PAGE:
Fujimoto earned his PhD in Electrical Engineering and Computer Science from MIT in 1984 and still teaches at his alma mater. Currently a principal investigator at MIT's Research Laboratory of Electronics (RLE) and Department of Electrical Engineering and Computer Science, Fujimoto is listed as inventor or co-inventor on 15 patent families. He has contributed to over 450 journal articles and nine books. For his contributions to medical imaging and ophthalmology, Fujimoto has been honoured with numerous international awards, such as the Carl Zeiss Research Award (2011), the António Champalimaud Vision Award (2012), the IEEE Photonics Award (2014), the Optical Society's Frederic Ives Medal (2015) and the National Academy of Engineering's Russ Prize (2017).
Eric Swanson earned his Masters of Science in electrical engineering from MIT in 1984. Co-author of 81 journal articles, 142 conference presentations and over 40 patents, he has co-founded several start-ups, including Coherent Diagnostic Technologies (later LightLab Imaging) in 1998 with Fujimoto as the world's first OCT supplier for cardiology applications. Swanson's contributions have been honoured with numerous awards, including the Rank Prize in optoelectronics (2002), the António Champalimaud Vision Award (2012) and the National Academy of Engineering's Russ Prize (2017).
Laser specialist Robert Huber earned his master's degree at the Faculty of Physics of Munich's Ludwig-Maximilians-Universität (LMU) in 1998 and his PhD in 2002. He is the author of 100 peer-reviewed publications, is listed as inventor on seven European patent applications and has received two ERC grants from the European Union. Currently a professor at the Institute for Biomedical Optics at the University of Lübeck, Germany, Huber co-founded the Munich-based company Optores GmbH in 2013 to develop an ultra-fast version of OCT. Huber has been honoured with the German Chemical Society's Albert Weller Award (2003), the Rudolf Kaiser Award (2008) and the Klung Wilhelmy Weberbank Award (2013).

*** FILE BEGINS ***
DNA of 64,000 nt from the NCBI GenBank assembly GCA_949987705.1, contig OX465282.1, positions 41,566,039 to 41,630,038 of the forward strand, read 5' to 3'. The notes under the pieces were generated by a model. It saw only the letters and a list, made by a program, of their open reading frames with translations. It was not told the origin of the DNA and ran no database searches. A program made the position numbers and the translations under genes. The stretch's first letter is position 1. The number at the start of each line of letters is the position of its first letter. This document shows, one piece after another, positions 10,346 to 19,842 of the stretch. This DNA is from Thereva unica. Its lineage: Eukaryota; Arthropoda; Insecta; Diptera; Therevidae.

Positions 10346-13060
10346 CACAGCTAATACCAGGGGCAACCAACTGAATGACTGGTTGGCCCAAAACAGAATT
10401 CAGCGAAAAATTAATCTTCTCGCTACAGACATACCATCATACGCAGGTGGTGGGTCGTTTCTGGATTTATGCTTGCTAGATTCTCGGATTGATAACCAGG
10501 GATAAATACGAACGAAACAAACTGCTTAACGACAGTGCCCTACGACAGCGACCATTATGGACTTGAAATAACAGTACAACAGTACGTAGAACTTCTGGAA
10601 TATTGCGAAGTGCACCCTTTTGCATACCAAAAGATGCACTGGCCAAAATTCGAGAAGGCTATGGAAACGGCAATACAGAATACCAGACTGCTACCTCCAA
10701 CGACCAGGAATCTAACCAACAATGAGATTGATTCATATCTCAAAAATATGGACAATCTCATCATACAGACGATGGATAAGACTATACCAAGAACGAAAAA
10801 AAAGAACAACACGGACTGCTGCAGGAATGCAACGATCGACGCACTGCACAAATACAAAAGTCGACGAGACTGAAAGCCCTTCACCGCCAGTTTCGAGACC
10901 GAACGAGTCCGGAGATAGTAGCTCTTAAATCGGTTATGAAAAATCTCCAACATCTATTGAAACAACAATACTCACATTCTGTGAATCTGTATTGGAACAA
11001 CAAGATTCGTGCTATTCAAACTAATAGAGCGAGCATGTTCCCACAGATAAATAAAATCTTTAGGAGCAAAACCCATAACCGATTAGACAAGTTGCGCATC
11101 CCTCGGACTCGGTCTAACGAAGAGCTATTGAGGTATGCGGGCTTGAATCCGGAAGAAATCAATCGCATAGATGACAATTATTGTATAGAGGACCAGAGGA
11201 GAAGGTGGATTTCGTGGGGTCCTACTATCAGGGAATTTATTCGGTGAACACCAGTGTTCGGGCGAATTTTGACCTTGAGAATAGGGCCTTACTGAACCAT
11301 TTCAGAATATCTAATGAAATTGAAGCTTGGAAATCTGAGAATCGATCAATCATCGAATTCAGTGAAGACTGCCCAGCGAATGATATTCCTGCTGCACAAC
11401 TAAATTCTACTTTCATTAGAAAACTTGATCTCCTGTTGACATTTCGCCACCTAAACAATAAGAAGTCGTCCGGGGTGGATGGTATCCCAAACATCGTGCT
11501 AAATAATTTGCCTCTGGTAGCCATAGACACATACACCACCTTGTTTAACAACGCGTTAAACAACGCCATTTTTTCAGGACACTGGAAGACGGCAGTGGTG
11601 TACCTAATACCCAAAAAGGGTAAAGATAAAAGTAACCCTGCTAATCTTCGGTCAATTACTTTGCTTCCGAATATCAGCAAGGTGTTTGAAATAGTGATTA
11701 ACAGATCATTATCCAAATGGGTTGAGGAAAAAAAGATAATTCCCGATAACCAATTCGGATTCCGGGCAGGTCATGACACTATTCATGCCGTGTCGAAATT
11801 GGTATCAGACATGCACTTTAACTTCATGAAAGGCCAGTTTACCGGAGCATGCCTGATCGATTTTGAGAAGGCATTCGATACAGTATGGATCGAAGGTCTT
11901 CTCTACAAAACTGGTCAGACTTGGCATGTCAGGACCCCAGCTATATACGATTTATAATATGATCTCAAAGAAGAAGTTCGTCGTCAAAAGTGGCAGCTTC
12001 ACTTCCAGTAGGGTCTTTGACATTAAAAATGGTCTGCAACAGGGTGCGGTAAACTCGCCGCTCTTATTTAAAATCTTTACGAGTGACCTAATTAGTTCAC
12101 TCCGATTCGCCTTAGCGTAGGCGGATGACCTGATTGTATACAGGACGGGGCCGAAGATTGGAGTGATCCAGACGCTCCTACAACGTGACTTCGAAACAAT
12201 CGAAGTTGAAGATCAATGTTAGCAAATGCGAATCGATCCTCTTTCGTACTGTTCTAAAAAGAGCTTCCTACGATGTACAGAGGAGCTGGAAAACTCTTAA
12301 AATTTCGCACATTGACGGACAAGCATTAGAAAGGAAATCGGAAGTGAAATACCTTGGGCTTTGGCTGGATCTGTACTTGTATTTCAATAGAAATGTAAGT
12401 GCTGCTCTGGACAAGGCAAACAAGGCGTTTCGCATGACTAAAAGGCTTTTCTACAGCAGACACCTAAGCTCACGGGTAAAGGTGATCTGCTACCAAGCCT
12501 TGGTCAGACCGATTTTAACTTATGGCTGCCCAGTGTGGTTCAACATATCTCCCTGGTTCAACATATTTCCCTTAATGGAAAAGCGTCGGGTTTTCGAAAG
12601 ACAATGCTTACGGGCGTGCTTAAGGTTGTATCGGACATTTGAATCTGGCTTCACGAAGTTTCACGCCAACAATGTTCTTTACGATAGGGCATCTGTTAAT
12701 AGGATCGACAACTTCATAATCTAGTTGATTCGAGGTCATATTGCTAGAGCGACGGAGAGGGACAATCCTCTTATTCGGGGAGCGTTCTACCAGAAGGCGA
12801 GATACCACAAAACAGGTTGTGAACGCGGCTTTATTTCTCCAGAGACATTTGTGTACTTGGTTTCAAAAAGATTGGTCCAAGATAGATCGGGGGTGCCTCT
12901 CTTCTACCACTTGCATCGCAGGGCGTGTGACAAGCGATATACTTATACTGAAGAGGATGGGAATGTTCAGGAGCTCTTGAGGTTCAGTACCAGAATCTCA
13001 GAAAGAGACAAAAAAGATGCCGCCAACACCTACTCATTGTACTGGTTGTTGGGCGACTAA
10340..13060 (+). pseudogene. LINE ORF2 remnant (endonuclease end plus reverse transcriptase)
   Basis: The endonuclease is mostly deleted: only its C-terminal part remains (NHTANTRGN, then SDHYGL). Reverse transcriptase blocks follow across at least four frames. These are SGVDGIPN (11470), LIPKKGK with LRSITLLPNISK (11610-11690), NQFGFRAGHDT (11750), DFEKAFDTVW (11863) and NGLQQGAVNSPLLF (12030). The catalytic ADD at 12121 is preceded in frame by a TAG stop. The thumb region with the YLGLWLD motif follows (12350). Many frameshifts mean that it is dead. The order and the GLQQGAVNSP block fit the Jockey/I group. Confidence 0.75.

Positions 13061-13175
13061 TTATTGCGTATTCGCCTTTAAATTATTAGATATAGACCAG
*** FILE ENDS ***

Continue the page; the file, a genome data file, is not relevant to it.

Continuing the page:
Did you know?
Focused light from devices as small as a hand-held laser pointer can have devastating effects on the eye. In 2015, the US Food and Drug Administration (FDA) reported over 5 000 eye injuries involving laser pointers. FDA regulations limit the visible light power of hand-held laser pointers to 5 milliwatts.
The dangerous potential of lasers did not deter Fujimoto from volunteering as the first human test subject for the OCT prototype apparatus in 1993. He showed up, removed his glasses and declared himself ready to have the apparatus shine a laser light directly into his eye. The OCT device proved to be safe and has since advanced to become the world's most commonly used imaging technology in ophthalmology.